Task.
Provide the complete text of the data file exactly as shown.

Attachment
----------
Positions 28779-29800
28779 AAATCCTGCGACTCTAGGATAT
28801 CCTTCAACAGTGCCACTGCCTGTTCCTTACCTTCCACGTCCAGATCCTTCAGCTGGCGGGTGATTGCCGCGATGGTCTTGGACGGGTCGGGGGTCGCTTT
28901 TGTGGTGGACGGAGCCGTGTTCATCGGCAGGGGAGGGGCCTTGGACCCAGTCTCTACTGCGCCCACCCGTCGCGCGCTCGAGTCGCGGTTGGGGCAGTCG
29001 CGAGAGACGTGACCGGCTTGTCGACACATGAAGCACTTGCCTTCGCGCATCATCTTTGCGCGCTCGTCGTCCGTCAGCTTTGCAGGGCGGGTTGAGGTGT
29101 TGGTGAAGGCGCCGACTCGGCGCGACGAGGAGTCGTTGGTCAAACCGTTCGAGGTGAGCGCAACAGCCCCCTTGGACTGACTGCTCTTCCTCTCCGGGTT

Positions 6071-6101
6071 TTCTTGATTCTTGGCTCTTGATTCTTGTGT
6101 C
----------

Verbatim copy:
Positions 28779-29800
28779 AAATCCTGCGACTCTAGGATAT
28801 CCTTCAACAGTGCCACTGCCTGTTCCTTACCTTCCACGTCCAGATCCTTCAGCTGGCGGGTGATTGCCGCGATGGTCTTGGACGGGTCGGGGGTCGCTTT
28901 TGTGGTGGACGGAGCCGTGTTCATCGGCAGGGGAGGGGCCTTGGACCCAGTCTCTACTGCGCCCACCCGTCGCGCGCTCGAGTCGCGGTTGGGGCAGTCG
29001 CGAGAGACGTGACCGGCTTGTCGACACATGAAGCACTTGCCTTCGCGCATCATCTTTGCGCGCTCGTCGTCCGTCAGCTTTGCAGGGCGGGTTGAGGTGT
29101 TGGTGAAGGCGCCGACTCGGCGCGACGAGGAGTCGTTGGTCAAACCGTTCGAGGTGAGCGCAACAGCCCCCTTGGACTGACTGCTCTTCCTCTCCGGGTT

Positions 6071-6101
6071 TTCTTGATTCTTGGCTCTTGATTCTTGTGT
6101 C